As I have mentioned before Kentico CMS version 6.0 introduced a ton of new features. One of those new features does not get mentioned enough in my opinion. In this blog post I will try to shed some light and how and why you should be using the new Kentico CMS REST Service. The real world example that we are going to walk through building is a very typical home page element, the venerable content slider or image rotator as it is sometimes called. We will use the REST Service to handle retrieving images from the content tree and populating the content for the content slider.
This post requires that you do have some previous knowledge of ASP.NET 4.0, WCF, basic concepts of the REST architectural style, JSON, and jQuery. I also assume that if you are reading this you are familiar with most of the Kentico CMS building blocks, i.e. Documents, Document Types, Custom Tables, Object Classes, Macros, etc. etc.)
Alright the first thing we need to do is make sure that the REST Service is turned on for the site that we are working with. To do so you should follow the instructions located in the Kentico Documentation on how to enable the REST Service. Those instructions are broken out into two different steps, the pre-requisites of allowing a WCF Service to run on your IIS 6 or IIS 7 webserver and the configuration of the REST service itself. There are various configuration options, pay extra attention to the authentication options, for the purposes of this blog post I recommend just allowing read-only access to start.
Now as soon as you have those two steps completed you should be able to browse to the URL that are are working with plus the addition of /rest. If you do browse over to that url the first thing you should get is an authentication prompt. After you enter the correct credentials you should have a page that looks something like this.
If you got this far, that means that the REST Service is correctly configured and ready to go. However, here come my first few tips, the chances of this working perfectly the first time are about 50/50 depending on which ASP.NET Framework versions you have installed on your server or workstation. For me the very first time I tried it I received the following exception. Let's refer to it as the First Issue.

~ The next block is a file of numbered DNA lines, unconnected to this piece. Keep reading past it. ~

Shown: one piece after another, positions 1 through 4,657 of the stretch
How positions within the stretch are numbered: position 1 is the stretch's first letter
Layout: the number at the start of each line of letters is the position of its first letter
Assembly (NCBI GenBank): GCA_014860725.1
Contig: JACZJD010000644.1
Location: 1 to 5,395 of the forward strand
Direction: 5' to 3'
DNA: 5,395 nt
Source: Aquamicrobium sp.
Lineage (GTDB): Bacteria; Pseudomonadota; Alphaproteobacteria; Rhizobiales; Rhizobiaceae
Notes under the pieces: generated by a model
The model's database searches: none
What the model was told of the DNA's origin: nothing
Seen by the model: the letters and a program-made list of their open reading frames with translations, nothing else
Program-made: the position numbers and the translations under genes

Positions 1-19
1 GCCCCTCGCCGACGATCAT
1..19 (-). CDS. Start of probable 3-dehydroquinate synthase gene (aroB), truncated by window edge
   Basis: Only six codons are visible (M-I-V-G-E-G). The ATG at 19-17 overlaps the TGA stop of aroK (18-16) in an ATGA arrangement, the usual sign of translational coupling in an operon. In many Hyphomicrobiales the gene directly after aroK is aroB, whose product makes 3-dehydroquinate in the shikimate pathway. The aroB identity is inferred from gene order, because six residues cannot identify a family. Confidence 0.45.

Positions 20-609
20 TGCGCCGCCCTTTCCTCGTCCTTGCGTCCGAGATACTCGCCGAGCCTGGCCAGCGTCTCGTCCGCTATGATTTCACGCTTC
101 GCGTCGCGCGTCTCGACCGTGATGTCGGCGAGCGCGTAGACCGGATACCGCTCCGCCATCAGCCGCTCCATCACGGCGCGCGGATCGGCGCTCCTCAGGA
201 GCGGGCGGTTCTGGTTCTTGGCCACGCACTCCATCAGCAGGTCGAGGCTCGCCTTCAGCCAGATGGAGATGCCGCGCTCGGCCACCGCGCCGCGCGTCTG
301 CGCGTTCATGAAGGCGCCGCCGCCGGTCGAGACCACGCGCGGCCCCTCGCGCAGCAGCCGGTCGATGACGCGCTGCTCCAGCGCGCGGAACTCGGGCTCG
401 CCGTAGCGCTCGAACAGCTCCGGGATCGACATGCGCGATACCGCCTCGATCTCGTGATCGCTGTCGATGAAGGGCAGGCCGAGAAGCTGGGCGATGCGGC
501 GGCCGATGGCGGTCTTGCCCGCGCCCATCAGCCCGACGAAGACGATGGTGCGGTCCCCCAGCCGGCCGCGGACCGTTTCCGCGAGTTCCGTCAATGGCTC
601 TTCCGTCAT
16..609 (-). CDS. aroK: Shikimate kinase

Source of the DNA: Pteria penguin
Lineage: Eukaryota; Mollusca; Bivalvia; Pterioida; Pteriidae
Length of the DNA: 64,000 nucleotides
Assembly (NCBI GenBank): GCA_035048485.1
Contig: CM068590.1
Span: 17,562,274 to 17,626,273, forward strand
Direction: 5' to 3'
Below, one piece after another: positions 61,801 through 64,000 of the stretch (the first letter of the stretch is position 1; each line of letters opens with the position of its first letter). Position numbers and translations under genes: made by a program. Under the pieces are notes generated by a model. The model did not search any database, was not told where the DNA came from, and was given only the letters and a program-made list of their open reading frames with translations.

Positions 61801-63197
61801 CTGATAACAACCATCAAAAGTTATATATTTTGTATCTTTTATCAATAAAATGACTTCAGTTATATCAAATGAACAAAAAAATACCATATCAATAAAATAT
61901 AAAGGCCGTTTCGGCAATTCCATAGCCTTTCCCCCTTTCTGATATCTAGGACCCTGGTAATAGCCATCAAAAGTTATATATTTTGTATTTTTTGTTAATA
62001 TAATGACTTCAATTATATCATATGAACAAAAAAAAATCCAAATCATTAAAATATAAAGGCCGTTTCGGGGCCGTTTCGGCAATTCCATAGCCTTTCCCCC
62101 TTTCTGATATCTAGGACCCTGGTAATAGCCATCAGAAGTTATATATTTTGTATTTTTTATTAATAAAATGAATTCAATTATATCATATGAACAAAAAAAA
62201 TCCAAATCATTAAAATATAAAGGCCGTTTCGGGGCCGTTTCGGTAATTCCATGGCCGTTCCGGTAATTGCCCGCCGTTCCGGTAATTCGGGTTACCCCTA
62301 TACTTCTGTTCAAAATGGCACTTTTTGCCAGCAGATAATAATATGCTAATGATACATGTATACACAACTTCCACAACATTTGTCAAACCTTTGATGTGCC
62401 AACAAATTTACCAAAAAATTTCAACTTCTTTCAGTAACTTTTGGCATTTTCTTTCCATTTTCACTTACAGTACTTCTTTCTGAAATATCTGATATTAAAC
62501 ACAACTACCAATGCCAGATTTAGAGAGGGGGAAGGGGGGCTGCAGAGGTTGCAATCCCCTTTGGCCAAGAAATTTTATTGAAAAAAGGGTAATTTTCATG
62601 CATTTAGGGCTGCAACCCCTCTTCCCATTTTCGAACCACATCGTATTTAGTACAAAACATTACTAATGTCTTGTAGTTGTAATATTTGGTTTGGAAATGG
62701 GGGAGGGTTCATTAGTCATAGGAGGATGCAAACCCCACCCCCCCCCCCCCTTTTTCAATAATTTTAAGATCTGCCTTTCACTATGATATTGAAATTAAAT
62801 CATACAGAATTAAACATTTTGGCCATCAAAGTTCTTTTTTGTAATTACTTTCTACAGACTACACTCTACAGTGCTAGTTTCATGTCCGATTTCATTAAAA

Could not load type 'System.ServiceModel.Activation.HttpModule' from assembly 'System.ServiceModel, Version=18.104.22.168, Culture=neutral
These two blog posts go into great detail on what causes this issue, but basically it’s a bug with the way WCF has been installed and tweaked as it went from ASP.NET Framework version 3.5 to 4.0. I recommend fixing it by adding the runtimeVersionv2.0 pre condition to the ServiceModel key in the applicationhost.config file. It worked for me. After you modify the config line it should look like this:
Resolution to First Issue
type="System.ServiceModel.Activation.HttpModule, System.ServiceModel, Version=22.214.171.124, Culture=neutral, PublicKeyToken=b77a5c561934e089"
Just save the file and you should no longer have an error. After getting past that exception I was quickly presented with another one:
Error accessing a WCF service: "This collection already contains an address with scheme http. There can be at most one address per scheme in this collection."
Again some research quickly showed that this exception will occur if you have multiple sites in your IIS 7 installation with one or more host headers. As the documentation states it’s easily correctable by adding the following into the main web.config of your Kentico installation:
Resolution to Second Issue
<serviceHostingEnvironment multipleSiteBindingsEnabled="true" />
After those two tweaks were done. The REST Service in your Kentico installation should come right up. Easy right ?
The last getting started step I recommend is installing the new REST Testing Interface Module that Karol Jarkovsky, Kentico Sr. Solution Architect, released earlier this month. The REST Testing Interface Module is a great new module that allows you to rapidly write and issue REST queries and see the immediate response all in a nice simple test bench style UI. It’s very easy to install, and best of all it is free. If you plan on reading any further with this blog post, stop reading and go download and install it now.
In Part 2 I will continue with tieing up the Kentico CMS REST Service to the front end of the page so that it fills the content of the Content Slider.